“From his voice he must be quite young,” thought Raskolnikov.
“Who the devil can tell? I’ve almost broken the lock,” answered Koch. “But how do you come to know me?”
“Why! The day before yesterday I beat you three times running at billiards at Gambrinus’.”
“So they are not at home? That’s queer. It’s awfully stupid though. Where could the old woman have gone? I’ve come on business.”
“Yes; and I have business with her, too.”
“Well, what can we do? Go back, I suppose, Aie—aie! And I was hoping to get some money!” cried the young man.
“We must give it up, of course, but what did she fix this time for? The old witch fixed the time for me to come herself. It’s out of my way. And where the devil she can have got to, I can’t make out. She sits here from year’s end to year’s end, the old hag; her legs are bad and yet here all of a sudden she is out for a walk!”
“Hadn’t we better ask the porter?”
“Where she’s gone and when she’ll be back.”
“Hm…. Damn it all!… We might ask…. But you know she never does go anywhere.”
And he once more tugged at the door-handle.
“Damn it all. There’s nothing to be done, we must go!”
“Stay!” cried the young man suddenly. “Do you see how the door shakes if you pull it?”
“That shows it’s not locked, but fastened with the hook! Do you hear how the hook clanks?”
“Why, don’t you see? That proves that one of them is at home. If they were all out, they would have locked the door from the outside with the key and not with the hook from inside. There, do you hear how the hook is clanking? To fasten the hook on the inside they must be at home, don’t you see. So there they are sitting inside and don’t open the door!”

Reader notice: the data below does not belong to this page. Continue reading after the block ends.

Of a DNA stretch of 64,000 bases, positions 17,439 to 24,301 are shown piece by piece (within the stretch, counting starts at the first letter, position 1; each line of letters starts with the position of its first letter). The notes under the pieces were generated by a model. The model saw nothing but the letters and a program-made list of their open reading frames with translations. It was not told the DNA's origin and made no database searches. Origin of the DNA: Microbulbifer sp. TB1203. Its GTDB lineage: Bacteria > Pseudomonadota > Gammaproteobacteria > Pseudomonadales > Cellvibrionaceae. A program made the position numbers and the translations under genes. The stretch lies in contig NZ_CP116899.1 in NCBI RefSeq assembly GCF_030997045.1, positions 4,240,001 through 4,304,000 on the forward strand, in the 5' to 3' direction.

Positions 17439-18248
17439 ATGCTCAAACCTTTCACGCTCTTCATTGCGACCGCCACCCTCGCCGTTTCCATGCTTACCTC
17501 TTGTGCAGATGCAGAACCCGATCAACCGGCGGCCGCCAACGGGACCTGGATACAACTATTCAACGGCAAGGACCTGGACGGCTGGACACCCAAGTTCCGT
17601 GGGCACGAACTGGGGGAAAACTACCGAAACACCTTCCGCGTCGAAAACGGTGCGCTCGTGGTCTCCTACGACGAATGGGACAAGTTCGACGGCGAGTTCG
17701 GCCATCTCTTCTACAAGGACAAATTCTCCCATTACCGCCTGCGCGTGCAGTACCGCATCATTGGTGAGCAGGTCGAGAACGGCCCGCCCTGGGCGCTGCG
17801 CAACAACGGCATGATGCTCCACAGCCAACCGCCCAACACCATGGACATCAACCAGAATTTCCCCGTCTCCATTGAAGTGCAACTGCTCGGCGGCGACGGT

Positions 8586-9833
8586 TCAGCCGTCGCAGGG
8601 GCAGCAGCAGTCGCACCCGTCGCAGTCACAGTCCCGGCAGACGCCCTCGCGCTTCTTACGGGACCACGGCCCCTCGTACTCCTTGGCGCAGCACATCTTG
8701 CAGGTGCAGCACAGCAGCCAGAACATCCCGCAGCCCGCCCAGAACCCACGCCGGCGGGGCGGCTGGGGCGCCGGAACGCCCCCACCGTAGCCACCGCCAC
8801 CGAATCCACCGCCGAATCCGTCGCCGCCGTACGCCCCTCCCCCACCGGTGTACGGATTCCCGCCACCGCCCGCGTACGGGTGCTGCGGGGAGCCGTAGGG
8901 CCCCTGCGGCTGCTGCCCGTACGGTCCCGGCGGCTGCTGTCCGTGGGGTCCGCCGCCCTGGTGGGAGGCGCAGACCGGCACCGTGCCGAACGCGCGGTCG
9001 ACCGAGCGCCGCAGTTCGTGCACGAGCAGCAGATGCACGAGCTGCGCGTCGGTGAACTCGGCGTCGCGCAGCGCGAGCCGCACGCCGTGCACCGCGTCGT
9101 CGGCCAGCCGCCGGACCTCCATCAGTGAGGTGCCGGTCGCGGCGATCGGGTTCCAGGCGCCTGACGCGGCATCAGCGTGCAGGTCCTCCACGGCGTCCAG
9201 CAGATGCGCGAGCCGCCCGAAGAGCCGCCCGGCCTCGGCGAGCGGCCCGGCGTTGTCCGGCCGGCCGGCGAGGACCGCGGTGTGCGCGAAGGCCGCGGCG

“Well! And so they must be!” cried Koch, astonished. “What are they about in there?” And he began furiously shaking the door.
“Stay!” cried the young man again. “Don’t pull at it! There must be something wrong…. Here, you’ve been ringing and pulling at the door and still they don’t open! So either they’ve both fainted or…”
“I tell you what. Let’s go fetch the porter, let him wake them up.”
Both were going down.
“Stay. You stop here while I run down for the porter.”
“Well, you’d better.”
“I’m studying the law you see! It’s evident, e-vi-dent there’s something wrong here!” the young man cried hotly, and he ran downstairs.
Koch remained. Once more he softly touched the bell which gave one tinkle, then gently, as though reflecting and looking about him, began touching the door-handle pulling it and letting it go to make sure once more that it was only fastened by the hook. Then puffing and panting he bent down and began looking at the keyhole: but the key was in the lock on the inside and so nothing could be seen.
Raskolnikov stood keeping tight hold of the axe. He was in a sort of delirium. He was even making ready to fight when they should come in. While they were knocking and talking together, the idea several times occurred to him to end it all at once and shout to them through the door. Now and then he was tempted to swear at them, to jeer at them, while they could not open the door! “Only make haste!” was the thought that flashed through his mind.
“But what the devil is he about?…” Time was passing, one minute, and another—no one came. Koch began to be restless.
“What the devil?” he cried suddenly and in impatience deserting his sentry duty, he, too, went down, hurrying and thumping with his heavy boots on the stairs. The steps died away.